Horned Grebes were present in several places in Milwaukee as well as farther north.

At the harbor entrance under the Hoan Bridge, I discovered a single Red-necked Grebe, though the light proved too difficult for any photos.  Two out of three isn't too bad.

After Milwaukee, I headed to Port Washington. Port was quiet, but a flyover Wood Duck was a surprise.
After grabbing lunch at the Dockside Deli (excellent sandwiches) I hopped on the highway to Sheboygan.  

Just south of Sheboygan is Kohler-Andrae State Park. It's actually two state parks right next to each other that are treated as one.  This park has had some pretty awesome birds in past years.  This time, the park was pretty quiet. There were zero passerines save for a few birds around the feeders.
I ran out to the beach and scoped the lake. A dozen Black Scoters were just offshore along with a few Horned Grebes and more Red-breasted Mergansers. Just beyond the heat shimmer was a large raft of Long-tailed Ducks. My minimum estimate was a thousand.  After picking through and finding nothing else of interest, I headed north to Sheboygan.

The Blue Harbor area in Sheboygan was largely devoid of birds. Most notably, the Snowy Owl that had been hanging out there.  I quickly ditched that and headed up to the marina where this Snowy Owl gave us awesome views:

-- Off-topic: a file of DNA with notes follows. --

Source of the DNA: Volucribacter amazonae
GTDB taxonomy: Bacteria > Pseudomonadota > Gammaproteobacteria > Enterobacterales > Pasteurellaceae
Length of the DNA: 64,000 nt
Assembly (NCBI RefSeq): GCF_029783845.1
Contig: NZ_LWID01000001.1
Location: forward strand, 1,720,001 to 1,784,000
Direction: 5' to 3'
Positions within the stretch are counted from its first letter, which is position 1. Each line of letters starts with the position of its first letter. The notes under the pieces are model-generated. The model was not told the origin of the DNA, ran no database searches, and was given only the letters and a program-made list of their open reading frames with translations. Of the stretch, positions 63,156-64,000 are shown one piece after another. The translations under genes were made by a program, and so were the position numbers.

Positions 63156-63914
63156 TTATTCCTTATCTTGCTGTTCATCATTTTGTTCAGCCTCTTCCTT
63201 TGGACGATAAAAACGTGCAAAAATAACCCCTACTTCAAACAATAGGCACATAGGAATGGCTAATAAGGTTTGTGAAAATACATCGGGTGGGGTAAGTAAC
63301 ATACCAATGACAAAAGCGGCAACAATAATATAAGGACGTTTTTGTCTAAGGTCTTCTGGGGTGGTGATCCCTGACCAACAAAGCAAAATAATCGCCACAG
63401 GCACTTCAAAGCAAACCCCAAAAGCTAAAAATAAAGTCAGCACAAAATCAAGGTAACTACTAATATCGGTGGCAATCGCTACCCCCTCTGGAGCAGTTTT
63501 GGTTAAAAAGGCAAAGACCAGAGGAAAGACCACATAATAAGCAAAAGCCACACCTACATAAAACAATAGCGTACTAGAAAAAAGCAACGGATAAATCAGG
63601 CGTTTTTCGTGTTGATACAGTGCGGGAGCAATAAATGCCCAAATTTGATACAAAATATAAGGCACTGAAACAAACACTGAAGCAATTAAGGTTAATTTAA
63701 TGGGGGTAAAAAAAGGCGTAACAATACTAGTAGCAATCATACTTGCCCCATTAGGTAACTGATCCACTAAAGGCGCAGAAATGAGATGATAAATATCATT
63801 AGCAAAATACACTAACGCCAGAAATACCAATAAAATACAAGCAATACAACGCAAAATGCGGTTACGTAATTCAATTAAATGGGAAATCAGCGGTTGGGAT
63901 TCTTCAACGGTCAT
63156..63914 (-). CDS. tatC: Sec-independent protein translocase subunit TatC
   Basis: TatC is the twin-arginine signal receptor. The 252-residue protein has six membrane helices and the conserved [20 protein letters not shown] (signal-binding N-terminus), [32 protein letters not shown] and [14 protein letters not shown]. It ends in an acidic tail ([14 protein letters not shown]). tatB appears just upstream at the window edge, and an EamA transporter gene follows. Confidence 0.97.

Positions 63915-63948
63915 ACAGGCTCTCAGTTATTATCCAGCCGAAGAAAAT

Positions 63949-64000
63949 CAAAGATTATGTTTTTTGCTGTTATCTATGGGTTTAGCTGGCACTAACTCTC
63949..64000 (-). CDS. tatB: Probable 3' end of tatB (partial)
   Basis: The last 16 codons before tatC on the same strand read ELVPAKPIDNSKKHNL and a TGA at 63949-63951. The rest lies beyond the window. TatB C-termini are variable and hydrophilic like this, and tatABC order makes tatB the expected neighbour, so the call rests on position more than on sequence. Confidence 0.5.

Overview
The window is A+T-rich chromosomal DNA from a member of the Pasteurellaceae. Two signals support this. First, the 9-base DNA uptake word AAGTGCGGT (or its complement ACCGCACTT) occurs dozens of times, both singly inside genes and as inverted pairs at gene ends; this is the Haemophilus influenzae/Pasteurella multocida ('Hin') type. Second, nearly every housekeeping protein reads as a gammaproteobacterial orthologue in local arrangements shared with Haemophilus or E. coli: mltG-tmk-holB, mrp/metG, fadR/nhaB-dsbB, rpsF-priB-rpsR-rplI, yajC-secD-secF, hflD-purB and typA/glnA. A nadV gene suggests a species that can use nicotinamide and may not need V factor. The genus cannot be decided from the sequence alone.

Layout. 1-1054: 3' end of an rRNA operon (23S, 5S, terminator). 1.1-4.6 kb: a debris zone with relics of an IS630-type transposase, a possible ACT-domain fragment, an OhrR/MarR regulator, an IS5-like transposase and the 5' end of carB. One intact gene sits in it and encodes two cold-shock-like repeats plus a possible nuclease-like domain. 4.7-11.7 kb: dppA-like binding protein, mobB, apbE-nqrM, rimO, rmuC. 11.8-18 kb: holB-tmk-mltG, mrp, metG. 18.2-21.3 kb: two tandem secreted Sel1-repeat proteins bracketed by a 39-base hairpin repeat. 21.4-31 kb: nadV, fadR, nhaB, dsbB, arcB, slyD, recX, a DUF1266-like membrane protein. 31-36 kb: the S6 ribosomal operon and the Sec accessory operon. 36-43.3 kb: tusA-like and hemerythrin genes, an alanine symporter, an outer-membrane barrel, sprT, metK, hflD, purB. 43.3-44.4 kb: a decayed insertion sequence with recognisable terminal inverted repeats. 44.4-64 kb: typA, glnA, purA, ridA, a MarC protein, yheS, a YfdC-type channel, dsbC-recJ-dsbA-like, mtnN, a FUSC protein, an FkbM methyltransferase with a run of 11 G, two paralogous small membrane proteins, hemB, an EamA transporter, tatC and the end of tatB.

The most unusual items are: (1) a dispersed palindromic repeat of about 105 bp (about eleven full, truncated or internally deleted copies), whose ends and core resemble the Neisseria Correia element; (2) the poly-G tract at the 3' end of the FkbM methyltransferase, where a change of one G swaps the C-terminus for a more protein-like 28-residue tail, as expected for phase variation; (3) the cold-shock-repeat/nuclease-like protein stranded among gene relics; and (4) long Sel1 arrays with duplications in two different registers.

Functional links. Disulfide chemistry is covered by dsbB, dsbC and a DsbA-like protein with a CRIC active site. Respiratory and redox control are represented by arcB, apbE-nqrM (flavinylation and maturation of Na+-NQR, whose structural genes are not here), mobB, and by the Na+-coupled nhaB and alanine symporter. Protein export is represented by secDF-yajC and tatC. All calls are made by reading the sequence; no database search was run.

While viewing the Snowy Owl through the scope, we heard the calls of Waxwings behind us.
Picking through some fruit trees across the street from the marina were about 50 or so Cedar Waxwings. Since Bohemian Waxwings had been seen in good numbers in the southern part of the state already, we gave it a go.  The lone Bohemian Waxwing in the group flew right past my head and landed up high in a nearby tree where I quickly pointed it out to the others. We all got scope views eventually. It was an awesome bird to end the day with:

This was not only a new state bird for me (WI #330), but also a new one for my Lower 48 list.

With the sun setting, I started the long trek back home.  Not too bad a finish after a slow start to the day.

It's sounding like it's going to be some pretty sweet birding this winter. We'll see what turns up in the next two weeks before I head out.

Til then, Happy Birding!

Tuesday, November 20, 2012

Word Games

On occasion, I do post things other than birding-related.  With the development of "internet english" we're starting to see some uses of certain words get confused with others.  Here is a piece I wrote last night that details the correct usage of some of the common mis-uses of words:

It's You're not Your and Yours not You'res, 
Theirs not Theres and There's not they'res. 
It's, its and its' are not all the same, 
and y'all know all y'all or all y'alls game. 
Use of Lose is loose at best, 
but I'd advise to give advice and not to rest. 
Ask who's and whose when you know not whom, 
but be sure those affected have an eff
ect on the room.
Further's not farther but farther's too far,
Fewer is less, but not less than the few.
Would of and Could of, Should've been banned.
But our principal is principle in that command.
Then isn't than and than can't be then,
because then we'd be lower than low in our den.
Since we have started and because we are here,